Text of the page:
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etienne

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City or countryside : which direction ?
« on: July 09, 2017, 09:59:53 AM »
Hello,
Luxembourg is trying very hard to become an international player in whatever is possible. Right now the government is looking for 25 hectares  (1/4 of a sqr km) for a Google datacenter. This is in order to promote digitalisation which seems to be the new trend and to use it as a magnet for other companies. Such a move is only possible with a massive urbanisation of the country. Looks like the aim is to become some kind of Singapore in the center of Europe.
I see many problems in such a move from nature destruction to sustainability (a datacenter is only good for 20 years). I see IT technology as very efficient in a business context and generally for communications, but I’m not so happy with the « gaming » and « hobby » part of the picture, it takes a lot of time out of the kids’ (and adults’) lives and uses a lot of ressources (electricity and electronic devices). Somehow it also reduces local interactions between people since I discuss such topics on a forum instead as with neighbors.
Furthermore everything doesn’t need to be digital, costs have to be in relation with benefits.
It also creates uncontrolled points of failure even if the theory is that the cloud is everywhere.
Do you have any experiences with such investments and policies ?
Thanks, best regards,
Etienne

Neven

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Re: City or countryside : which direction ?
« Reply #1 on: July 09, 2017, 10:53:26 AM »
The direction has always been towards cities. Hence the word civilisation. Cities have always been the hubs of culture and knowledge. But now, because of the Internet, this function has become, or could become virtual. The Internet is the hub now.

So, my suggestion would be to increase access to high-speed Internet in the countryside, so that people who can make a living thanks to computers (such as me, working as a translator) can move away from the cramped and unhealthy confines of the city. And at the same time, work towards making cities less dense, by tearing down old neighbourhoods and replace them with urban agriculture and parks.

My personal opinion currently is that cities are for young people to sow wild oats and find a suitable partner (more difficult to do on the Internet). But everyone over 40 should be forced to move out and start gardening somewhere, especially if they have young children. You know, grow up by growing other stuff.  ;)
Il faut cultiver notre jardin

Paddy

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Re: City or countryside : which direction ?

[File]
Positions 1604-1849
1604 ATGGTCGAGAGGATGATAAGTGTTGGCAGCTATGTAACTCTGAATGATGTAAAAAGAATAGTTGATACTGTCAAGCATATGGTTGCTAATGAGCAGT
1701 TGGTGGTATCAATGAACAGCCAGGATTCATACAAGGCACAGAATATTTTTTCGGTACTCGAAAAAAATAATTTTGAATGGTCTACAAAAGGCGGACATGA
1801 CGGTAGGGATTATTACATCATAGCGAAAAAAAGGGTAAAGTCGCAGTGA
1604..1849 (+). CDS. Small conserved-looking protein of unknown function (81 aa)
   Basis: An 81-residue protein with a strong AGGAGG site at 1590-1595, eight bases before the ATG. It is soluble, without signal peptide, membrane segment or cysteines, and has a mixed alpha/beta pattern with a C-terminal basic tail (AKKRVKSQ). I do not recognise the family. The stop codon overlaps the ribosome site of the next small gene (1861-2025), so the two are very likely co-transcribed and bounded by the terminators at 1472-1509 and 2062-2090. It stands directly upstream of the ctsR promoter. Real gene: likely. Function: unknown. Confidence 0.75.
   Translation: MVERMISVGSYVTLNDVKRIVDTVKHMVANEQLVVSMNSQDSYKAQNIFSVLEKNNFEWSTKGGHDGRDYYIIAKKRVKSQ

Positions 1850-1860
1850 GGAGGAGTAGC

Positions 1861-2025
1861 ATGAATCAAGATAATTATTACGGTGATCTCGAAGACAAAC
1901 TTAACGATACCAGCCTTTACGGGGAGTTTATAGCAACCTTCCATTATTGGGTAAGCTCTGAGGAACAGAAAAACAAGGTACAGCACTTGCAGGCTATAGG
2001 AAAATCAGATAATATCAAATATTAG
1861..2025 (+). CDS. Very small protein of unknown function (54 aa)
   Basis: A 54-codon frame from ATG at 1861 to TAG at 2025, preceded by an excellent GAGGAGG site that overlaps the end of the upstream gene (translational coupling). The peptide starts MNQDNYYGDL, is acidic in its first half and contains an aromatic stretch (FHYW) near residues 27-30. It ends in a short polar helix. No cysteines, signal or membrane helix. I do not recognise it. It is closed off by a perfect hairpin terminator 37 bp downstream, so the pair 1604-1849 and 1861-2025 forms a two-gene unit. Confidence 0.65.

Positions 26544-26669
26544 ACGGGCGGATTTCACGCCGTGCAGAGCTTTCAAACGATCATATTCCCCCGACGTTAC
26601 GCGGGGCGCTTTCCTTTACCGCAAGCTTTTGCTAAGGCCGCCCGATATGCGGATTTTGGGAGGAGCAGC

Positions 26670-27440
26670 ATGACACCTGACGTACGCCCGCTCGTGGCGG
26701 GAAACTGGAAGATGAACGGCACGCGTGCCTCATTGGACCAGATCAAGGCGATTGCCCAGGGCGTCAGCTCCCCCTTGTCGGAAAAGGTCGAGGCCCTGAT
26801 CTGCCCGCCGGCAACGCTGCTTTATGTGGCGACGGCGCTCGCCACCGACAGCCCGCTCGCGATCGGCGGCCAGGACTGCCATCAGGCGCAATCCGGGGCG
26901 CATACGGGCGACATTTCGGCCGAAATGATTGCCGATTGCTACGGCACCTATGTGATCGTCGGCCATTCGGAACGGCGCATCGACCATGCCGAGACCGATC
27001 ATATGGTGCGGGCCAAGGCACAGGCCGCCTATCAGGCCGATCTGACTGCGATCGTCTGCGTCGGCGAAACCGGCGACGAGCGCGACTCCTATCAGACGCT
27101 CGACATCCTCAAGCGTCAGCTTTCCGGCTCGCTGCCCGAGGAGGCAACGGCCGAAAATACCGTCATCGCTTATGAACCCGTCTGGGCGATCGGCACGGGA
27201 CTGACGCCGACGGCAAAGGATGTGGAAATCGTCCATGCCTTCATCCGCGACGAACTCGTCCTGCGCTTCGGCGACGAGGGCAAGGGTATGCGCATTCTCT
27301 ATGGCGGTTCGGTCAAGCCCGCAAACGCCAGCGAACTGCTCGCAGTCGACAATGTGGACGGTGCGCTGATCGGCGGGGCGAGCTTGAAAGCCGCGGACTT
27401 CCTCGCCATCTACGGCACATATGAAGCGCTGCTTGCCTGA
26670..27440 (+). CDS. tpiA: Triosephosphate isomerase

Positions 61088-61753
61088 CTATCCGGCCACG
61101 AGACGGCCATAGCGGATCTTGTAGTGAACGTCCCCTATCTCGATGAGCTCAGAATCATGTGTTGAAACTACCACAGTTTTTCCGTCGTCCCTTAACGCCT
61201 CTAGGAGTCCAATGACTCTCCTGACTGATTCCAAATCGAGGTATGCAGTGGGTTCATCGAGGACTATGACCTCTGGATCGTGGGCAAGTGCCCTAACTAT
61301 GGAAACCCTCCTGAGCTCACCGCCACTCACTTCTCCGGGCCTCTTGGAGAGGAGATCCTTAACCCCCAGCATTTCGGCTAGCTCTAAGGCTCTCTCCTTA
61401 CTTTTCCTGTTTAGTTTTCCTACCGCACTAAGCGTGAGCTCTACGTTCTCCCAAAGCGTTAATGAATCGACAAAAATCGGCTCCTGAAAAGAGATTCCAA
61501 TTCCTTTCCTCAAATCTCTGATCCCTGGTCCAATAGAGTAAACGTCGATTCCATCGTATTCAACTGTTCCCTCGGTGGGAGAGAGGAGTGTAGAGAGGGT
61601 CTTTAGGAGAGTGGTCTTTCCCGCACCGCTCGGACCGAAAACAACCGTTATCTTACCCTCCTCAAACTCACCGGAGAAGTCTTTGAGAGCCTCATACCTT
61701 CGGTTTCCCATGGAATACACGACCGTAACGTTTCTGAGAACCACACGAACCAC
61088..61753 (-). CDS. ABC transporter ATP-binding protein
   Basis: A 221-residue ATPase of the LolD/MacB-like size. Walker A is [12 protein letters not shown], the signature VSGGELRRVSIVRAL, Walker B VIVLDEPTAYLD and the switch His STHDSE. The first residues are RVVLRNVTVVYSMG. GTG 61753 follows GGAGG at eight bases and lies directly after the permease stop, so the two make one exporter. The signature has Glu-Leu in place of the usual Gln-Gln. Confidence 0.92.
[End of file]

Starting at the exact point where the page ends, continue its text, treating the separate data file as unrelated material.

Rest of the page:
« Reply #2 on: July 09, 2017, 12:41:26 PM »
It's worth noting that, paradoxically, although cities have a lot less green space, people who live in them generally have rather less of a carbon footprint, due to living in smaller, more energy efficient dwellings, needing to drive less or not at all, and so forth. So the move to more and more urban living isn't all bad.

Bob Wallace

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Re: City or countryside : which direction ?
« Reply #3 on: July 09, 2017, 04:01:49 PM »
Over the next 50(?) years civilizations will undergo great changes as we replace the need for human labor with intelligent machines.  Let's assume we figure out a reasonable way to distribute goods and services to all.  Perhaps the answer will be a universal standard income.

If/when that happens then I expect we'll see a move away from cities as people are freed to live in the countryside and smaller towns.  Cities will still be there but there will be less need to live in one if you don't need to 'go where the jobs are'.

I suspect we will reach peak population in roughly 50 years, perhaps a few years later, and then we'll see population levels drop.  I think the quality of life would be much, much better if population level dropped to a third or a fourth of what they now are.  Imagine being able to go camping in one of our national parks on a whim and not having to make reservations far in advance.  Imagine a great restoration of wildlife.  Imagine how much better life would be were we not pushed up against each other all the time, often causing tempers to flair.

The carbon footprint of those living in the countryside should be no different than those living in cities.  We're moving towards 100% carbon free energy.  Country dwellers might have slightly higher material needs (fewer shared walls for housing, more time riding in robotaxis).  But as long as we can minimize the carbon load from that extra material or offset it with carbon capture living away from cities should cause no problems.